Legislators, please have pity on the working man and woman
With the 2008 session at a close, state legislators have come to the taxpayers of Hawaii with a message of "mission accomplished."
In their eyes, we are better off now than we were two years ago because they succeeded at passing bills to purchase Turtle Bay, mandate solar panels on all new houses, create new commissions and new ways to regulate us, rebuke the governor for declaring emergencies, and best of all, they gave us a $1 tax credit. People of Hawaii, it's time for some honest talk: Our Legislature just doesn't get it.
At present, Hawaii has the second highest state tax burden in the United States. During the last 30 years, inflation-adjusted income in Hawaii has risen by 44 percent compared to the national average of 68 percent. What $100 would have purchased in Honolulu in 1982 now requires $220.
On Oahu alone, 954 people are collecting unemployment from the state as of April, 486 of whom happen to live in my hometown of Waipahu.
The people of Hawaii are absolutely struggling to make ends meet, and yet the state collected $217.6 million in general excise taxes and $68.2 million in income taxes as of March. The Legislature says that it can't afford to give us more than a dollar in tax credits because it has to pay the bills, but legislators are the ones who are drafting all the bills to spend more and more of our hard-earned money each session at a time when our economy is in a crunch!
They come knocking on our doors every two and four years asking for our vote with the words "trust me," yet they think that the best way to show us that they did a good job is to mail us a summary of the millions of dollars they appropriated to spend on projects in our districts, dollars that would be better off being in our pockets and in our bank accounts.
They want us to believe that when they spend our money, it's good for us, but when we spend it, it's inflationary. Our legislators are scratching their heads about how to make Hawaii sustainable and how to develop new industries all the while they are crushing our ability and incentive to save, invest and produce.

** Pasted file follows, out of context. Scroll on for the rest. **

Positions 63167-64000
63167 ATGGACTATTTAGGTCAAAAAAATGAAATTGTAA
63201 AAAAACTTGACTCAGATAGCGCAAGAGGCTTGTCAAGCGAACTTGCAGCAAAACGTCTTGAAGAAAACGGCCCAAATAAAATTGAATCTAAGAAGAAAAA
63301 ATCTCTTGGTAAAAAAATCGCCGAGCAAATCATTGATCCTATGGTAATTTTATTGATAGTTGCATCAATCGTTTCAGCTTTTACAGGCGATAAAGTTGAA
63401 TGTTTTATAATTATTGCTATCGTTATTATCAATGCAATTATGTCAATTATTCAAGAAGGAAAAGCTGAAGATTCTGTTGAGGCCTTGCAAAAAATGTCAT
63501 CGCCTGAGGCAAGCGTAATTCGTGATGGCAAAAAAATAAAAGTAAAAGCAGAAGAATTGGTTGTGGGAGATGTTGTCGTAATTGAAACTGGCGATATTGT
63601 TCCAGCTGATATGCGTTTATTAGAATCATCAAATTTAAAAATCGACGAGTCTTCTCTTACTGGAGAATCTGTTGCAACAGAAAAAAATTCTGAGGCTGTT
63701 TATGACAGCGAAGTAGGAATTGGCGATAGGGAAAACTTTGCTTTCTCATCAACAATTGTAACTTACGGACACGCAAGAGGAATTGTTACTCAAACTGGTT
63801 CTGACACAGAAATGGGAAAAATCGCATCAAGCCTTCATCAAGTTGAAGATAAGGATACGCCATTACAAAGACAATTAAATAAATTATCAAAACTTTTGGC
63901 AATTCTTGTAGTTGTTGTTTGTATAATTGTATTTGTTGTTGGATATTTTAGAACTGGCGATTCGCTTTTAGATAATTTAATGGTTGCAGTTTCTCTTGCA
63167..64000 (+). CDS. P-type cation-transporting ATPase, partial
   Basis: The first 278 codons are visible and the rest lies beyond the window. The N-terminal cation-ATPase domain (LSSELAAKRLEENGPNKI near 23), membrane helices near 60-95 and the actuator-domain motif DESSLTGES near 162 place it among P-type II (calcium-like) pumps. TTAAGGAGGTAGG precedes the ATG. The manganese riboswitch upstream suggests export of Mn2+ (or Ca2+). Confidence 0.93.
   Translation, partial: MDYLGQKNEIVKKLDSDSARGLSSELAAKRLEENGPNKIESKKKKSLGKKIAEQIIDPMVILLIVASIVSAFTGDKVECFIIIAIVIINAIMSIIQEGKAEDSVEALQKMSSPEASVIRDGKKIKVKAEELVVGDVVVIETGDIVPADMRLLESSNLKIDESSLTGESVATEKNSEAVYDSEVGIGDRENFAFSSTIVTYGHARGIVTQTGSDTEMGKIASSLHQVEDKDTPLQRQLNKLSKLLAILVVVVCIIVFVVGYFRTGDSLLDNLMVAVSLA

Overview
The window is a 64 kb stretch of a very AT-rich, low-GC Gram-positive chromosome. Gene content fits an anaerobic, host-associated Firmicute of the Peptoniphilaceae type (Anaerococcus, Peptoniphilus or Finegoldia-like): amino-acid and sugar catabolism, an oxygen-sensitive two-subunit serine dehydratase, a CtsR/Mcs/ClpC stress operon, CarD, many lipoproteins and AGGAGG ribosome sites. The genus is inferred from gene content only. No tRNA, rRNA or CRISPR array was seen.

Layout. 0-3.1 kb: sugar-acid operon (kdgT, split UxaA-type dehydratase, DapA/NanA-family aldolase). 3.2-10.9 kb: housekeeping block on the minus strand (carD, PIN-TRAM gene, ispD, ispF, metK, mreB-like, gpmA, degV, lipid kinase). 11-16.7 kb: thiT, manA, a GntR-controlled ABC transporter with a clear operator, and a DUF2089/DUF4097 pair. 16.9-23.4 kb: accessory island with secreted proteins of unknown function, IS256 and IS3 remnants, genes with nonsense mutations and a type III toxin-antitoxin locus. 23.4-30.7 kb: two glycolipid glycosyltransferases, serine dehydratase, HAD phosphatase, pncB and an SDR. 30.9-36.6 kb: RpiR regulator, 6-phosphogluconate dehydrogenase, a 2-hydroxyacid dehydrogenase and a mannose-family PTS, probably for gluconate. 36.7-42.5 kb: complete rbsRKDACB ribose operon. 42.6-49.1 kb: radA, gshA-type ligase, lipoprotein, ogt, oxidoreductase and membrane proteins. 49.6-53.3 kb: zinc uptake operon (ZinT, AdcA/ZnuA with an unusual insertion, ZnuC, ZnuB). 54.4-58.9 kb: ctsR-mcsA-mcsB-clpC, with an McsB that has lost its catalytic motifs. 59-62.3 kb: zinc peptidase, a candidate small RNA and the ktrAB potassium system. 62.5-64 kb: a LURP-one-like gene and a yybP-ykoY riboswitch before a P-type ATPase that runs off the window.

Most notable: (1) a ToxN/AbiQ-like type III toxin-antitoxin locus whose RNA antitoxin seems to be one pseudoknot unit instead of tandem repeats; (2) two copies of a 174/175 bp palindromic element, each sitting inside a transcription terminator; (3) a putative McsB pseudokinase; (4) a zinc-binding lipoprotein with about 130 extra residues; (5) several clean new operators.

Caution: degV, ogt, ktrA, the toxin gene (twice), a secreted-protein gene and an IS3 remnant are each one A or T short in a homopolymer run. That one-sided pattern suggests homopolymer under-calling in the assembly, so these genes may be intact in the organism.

If our Legislature has really done so well over the last two years and their leadership is so competent, then why is our economy in such shambles? For all their regulation of the environment and doling out of welfare, shouldn't they be able to present to us some proof that Hawaii is getting stronger, richer and more prosperous? Instead, the government has made us more dependent, more regulated and more frustrated -- all marks of a socialist state in the making.
It's time for our Legislature to realize that the way to reopening the door to life, liberty and the pursuit of happiness in the Aloha State is for government to get out of the way of the people. We need to cut and repeal state taxes wherever possible, while simultaneously reducing the size of government and its budget. When you've got a credit card that's reaching its limit, you don't keep making charges on it. We need to shrink our state government, shutting down or consolidating wasteful, redundant operations.
We also need to stop issuing grants in aid with such a liberal application that nonprofits have become dependent on the Legislature. All of us need to learn how to spend within a budget and work with what we have, not with what we want at the expense of others. Let's tell our lawmakers to try shrinking the size of government before they shrink our paychecks.
I believe in Hawaii; I believe in America; and most of all, I believe in our God-given power to prosper. The people of this great and mighty state must get back on track toward prosperity; that is what the American Dream is all about. People want to invest, they want to provide for their families and they want to have a future. Isn't it time that our Legislature let us decide our own destiny?
Daniel de Gracia has a master's degree in political science and lives in Waipahu.